I agree with the above comments regarding programming, lack of desire on the part of the airmen, and not enough time to develop them and see results. Here are some bullets:
1. Pullups are an absolute must and perhaps you just forgot to list them.
2. Isometrics? Don't see that in any posted WODs, but they're ok for warmup.
3. Your scaling is probably hurting some. You determine what gets scaled, not the participant. Tell them what they will lift and what they will do. They'll complain, but that's what you're there for.
4. Your programming seems off. I suggest staying away from making up your WODs on the fly unless you have a lot of experience putting things together. Also, floorwipers are ok for warmups, but not so much for WODs. Also, broncos, flutterkicks, low-crawls? WTF? 100 burpees/1 mile run? Where's the intensity? They'll burn out on the burpees after about 30, schlep through to the end, and then take it easy on the mile. Better might be 5 rounds of 20 burpees/400m run. Keeps the intensity higher. Note that I'm not saying the WOD isn't hard, it's just that the intensity has to drop off because they'll have to slow down just to complete the WOD. The other WOD you list is, again, lacking in intensity for the movements chosen and too focused on the legs without some kind of break. Instead of 5 rds of 10 burpees, 10 thrusters, 30m lunges, try as many rounds as possible in 20 mins of 5 burpees, 10 situps, 15 PVC overhead squats, or 3 rounds of 400m run with (3 rds of 5 pullups, 10 pushups, 15 squats). Try mixing up your time priority and task priority WODs to keep them interested and the intensity up. A chipper every once-in-a-while is okay, but keep things simple if you can (couplets, triplets).
5. Given that most of these folks are probably deconditioned, I would definitely have short, but intense runs at each session coupled with a WOD. This will help them on the run, but will rapidly improve their cardiovascular endurance and stamina.
6. Turn portions of the PT test into buy-ins and cash outs (before and after the WODs). For example, after the warm up, do as many pushups in 2 mins, or as many situps in 2 mins. Make these buy-ins/cash-outs longer in duration, so that the test seems easy. Also, run the entire PT test as one event for a WOD: 800m Run, 50 pushups, 800m run, 50 situps, 800m run OR 3 rounds of 800m run, 50 pushups, 50 situps. This is great for confidence building.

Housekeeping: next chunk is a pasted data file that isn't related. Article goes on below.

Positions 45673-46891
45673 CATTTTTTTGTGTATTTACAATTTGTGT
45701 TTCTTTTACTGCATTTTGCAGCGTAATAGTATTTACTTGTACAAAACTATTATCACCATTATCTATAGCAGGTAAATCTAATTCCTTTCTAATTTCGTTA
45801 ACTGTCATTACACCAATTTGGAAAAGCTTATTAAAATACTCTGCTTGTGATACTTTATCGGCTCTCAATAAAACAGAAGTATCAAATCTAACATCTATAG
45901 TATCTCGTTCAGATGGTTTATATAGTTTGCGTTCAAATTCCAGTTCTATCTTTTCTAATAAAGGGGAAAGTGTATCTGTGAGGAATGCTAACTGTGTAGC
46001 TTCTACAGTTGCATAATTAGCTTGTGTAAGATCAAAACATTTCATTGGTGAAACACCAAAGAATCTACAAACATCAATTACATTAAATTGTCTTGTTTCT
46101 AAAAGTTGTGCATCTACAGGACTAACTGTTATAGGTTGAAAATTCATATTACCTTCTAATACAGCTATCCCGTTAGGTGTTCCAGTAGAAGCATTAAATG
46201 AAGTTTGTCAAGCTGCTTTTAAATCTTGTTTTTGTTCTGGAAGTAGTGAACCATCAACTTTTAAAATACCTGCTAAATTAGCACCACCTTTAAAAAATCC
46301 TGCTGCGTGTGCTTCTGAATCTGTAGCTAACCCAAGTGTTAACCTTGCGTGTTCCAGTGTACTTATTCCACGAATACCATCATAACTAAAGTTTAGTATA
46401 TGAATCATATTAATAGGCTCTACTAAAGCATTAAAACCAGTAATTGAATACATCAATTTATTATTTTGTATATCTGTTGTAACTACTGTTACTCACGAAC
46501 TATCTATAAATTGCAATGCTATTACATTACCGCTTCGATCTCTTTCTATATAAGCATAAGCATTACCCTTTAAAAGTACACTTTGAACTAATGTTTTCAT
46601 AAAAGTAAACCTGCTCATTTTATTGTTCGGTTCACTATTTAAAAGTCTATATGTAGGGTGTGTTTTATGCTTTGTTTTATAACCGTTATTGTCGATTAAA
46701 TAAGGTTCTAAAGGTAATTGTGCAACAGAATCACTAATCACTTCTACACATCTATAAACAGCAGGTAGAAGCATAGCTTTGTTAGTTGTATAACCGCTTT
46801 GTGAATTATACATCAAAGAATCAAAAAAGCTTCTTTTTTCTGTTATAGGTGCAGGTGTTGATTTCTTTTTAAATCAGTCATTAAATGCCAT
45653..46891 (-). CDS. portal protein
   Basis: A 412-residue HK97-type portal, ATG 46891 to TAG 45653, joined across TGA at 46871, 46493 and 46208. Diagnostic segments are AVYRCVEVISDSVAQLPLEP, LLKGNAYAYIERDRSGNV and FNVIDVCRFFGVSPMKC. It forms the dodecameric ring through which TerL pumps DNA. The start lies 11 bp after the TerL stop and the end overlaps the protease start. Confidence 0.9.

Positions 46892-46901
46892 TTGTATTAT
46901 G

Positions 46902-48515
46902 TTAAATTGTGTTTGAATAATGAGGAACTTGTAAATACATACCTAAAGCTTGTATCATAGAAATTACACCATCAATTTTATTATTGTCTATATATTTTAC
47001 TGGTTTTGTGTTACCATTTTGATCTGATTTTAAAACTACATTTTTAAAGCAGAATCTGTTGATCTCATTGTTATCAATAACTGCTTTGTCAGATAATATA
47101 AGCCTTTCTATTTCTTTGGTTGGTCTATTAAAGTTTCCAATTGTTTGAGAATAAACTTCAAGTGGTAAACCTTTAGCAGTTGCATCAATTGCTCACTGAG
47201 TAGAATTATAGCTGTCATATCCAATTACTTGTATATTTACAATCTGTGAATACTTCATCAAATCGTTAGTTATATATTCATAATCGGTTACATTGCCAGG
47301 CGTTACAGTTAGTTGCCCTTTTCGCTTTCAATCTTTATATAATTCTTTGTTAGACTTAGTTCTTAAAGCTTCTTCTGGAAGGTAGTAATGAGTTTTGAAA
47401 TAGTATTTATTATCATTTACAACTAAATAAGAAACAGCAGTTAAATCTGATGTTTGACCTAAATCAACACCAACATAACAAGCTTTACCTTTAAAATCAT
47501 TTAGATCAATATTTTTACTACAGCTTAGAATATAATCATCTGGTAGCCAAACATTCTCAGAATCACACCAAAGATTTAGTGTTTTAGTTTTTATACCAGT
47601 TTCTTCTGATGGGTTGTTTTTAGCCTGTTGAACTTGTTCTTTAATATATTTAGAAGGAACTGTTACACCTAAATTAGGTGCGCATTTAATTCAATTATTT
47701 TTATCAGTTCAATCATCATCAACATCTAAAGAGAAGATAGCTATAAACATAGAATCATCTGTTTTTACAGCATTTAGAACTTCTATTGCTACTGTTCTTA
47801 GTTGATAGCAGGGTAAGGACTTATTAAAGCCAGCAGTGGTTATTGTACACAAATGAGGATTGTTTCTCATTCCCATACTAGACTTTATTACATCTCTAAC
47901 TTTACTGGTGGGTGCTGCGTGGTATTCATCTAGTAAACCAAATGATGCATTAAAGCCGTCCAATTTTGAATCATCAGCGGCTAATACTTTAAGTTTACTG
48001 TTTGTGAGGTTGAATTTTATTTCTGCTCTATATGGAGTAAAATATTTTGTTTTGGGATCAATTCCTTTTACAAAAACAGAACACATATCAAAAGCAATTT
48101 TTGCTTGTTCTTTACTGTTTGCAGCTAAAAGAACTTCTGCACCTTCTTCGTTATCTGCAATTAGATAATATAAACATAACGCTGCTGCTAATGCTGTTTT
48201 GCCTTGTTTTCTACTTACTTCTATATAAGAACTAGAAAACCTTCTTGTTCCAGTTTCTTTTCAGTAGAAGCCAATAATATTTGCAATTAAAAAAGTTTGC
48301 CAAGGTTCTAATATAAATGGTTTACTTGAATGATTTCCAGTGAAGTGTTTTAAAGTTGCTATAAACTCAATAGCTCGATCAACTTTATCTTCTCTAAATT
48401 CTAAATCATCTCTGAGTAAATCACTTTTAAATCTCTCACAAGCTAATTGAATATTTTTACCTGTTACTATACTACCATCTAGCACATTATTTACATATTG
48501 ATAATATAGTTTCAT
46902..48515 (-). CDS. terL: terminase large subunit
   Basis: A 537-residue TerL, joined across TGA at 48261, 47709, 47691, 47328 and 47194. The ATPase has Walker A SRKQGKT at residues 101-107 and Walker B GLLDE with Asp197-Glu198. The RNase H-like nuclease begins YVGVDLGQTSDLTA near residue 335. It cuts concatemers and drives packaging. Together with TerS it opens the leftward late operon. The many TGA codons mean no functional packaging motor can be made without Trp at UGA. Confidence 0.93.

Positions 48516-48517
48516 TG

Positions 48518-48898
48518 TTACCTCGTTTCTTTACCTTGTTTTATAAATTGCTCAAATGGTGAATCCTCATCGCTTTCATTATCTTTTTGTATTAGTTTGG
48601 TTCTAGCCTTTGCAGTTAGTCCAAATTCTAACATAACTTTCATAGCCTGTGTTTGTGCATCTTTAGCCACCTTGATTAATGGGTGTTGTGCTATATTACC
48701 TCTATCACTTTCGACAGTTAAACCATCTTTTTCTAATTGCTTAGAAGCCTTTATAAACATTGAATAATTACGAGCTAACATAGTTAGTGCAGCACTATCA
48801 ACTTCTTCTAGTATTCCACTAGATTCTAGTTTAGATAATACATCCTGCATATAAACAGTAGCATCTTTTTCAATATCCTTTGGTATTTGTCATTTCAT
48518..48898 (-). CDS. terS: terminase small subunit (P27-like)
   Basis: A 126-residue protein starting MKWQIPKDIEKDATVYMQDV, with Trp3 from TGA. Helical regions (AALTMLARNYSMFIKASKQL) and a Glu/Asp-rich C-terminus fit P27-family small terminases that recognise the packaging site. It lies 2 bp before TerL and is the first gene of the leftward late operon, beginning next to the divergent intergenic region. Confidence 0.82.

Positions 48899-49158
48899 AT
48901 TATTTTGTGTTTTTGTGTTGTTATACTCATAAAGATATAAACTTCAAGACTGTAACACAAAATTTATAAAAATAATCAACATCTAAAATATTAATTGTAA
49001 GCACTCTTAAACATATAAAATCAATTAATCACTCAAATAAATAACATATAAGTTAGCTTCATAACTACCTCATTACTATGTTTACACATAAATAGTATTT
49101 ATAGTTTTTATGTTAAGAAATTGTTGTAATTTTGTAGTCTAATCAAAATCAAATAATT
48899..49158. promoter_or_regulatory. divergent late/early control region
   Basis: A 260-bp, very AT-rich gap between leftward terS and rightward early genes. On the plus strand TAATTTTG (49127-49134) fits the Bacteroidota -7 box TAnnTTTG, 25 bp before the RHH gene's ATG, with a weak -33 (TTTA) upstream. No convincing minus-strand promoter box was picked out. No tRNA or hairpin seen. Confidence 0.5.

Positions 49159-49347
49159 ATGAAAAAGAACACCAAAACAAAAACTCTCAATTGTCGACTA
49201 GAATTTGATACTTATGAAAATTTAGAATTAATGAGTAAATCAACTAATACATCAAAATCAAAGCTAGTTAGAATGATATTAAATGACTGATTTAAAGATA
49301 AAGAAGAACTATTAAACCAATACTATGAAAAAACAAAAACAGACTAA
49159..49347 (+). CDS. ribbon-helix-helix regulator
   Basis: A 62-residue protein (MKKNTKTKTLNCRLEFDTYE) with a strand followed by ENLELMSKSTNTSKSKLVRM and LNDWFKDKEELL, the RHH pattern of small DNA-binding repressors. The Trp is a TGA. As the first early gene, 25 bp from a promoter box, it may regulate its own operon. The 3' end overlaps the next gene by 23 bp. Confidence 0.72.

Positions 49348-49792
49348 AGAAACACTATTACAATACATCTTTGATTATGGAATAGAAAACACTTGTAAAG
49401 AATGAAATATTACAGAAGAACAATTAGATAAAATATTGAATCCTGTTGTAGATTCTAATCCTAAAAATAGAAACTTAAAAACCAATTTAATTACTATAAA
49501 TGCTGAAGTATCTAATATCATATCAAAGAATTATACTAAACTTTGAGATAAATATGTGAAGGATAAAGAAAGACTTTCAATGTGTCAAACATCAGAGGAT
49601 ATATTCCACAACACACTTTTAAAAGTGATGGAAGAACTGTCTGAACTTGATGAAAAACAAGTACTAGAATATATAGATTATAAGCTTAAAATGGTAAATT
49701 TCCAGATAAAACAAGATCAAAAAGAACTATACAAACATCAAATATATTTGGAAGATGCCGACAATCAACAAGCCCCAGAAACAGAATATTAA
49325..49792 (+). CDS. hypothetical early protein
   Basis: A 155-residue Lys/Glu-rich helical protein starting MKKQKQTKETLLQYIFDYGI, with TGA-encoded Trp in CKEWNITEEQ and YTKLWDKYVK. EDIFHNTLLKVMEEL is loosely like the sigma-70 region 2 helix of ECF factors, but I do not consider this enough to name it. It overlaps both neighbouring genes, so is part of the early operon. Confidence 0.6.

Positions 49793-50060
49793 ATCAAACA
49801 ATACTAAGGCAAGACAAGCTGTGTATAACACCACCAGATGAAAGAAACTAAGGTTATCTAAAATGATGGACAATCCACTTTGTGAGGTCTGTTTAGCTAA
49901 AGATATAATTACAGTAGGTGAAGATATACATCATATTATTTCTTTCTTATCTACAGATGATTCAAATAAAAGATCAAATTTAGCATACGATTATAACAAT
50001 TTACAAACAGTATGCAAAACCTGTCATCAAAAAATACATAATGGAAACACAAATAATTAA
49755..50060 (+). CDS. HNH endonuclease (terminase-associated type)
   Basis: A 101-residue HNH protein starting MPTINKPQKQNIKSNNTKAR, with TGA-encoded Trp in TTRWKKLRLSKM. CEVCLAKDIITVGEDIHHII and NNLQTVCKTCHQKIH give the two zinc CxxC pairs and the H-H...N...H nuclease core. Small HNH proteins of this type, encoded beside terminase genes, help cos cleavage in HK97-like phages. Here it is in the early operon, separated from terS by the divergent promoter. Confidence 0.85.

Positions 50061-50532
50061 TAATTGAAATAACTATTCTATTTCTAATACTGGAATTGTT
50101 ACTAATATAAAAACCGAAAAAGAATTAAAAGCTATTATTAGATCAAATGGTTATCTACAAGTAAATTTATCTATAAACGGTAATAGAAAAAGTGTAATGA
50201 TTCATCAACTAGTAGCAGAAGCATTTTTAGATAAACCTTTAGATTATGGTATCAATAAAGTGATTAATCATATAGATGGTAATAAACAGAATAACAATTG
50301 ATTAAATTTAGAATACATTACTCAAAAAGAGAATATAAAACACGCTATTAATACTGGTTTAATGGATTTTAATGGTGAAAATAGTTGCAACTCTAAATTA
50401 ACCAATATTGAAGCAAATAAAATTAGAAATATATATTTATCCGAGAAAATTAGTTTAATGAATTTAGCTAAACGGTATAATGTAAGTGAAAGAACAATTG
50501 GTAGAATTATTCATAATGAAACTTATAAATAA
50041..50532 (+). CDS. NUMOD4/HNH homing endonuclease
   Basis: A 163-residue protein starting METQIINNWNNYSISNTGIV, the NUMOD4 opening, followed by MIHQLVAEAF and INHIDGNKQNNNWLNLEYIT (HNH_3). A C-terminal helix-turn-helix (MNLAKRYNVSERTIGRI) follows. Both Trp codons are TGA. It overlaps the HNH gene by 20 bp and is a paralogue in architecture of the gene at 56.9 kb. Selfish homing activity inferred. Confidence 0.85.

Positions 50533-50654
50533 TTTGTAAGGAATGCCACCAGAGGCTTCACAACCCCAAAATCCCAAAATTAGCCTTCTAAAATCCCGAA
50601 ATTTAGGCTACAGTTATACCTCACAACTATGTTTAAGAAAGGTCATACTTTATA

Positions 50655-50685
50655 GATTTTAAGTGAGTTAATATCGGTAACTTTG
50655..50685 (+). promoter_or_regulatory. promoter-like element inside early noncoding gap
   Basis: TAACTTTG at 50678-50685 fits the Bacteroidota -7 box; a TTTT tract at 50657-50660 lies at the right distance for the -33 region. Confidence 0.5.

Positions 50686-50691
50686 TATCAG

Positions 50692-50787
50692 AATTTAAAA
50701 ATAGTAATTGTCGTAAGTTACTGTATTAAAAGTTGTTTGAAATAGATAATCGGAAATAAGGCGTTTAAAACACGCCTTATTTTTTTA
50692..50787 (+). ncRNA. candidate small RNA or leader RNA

It sounds like command influence on the requirements of your programming appear to negate the CrossFit programming you are trying to do. Also, given that you've only got 5 to 7 sessions, you won't get far without additional training time. Focus on the basics, nine basic movements, bodyweight exercises (and running/sprints are monostructural, not bodyweight), and running 400s and 800s for time. If you can find time to get them into the gym and do some power lifting or Oly lifts, it would help.
In order to really see gains, you'll have to offer up additional training sessions that are truly CrossFit specific (i.e. main site WODs and the like). Does your schedule, and theirs, allow for optional training times during lunch or in the evenings after work? If you're training them now on M/W in the a.m., then perhaps you could offer CrossFit classes on Tu/Th at either noon or 1700. The ones who really care enough to improve their PT scores will show up and train. The ones that don't care, don't care. And you're basically wasting time on them. If you could get them to train 4x/week instead of just 2x, you would see a huge difference. Once you get a few onboard, they'll never go back to the way they trained (or didn't train) before.
If this is truly a leadership course, and improved PT scores are a metric, then more emphasis must be placed on PT training. 2x/week isn't going to cut it. Period. What happened to M-F 6 a.m. PT?
The other recommendation I have is to get in touch with the SEAL instructors at BUDS (or email Dave Castro or Andy Stumpf) to find out what works and what doesn't for their trainees. Granted, they have a more intense PT program than most
, but at least you can get their perspective with regard to what you're doing.
I think that, given sufficient training time with CF, you'll see PT scores improve drastically. Good luck!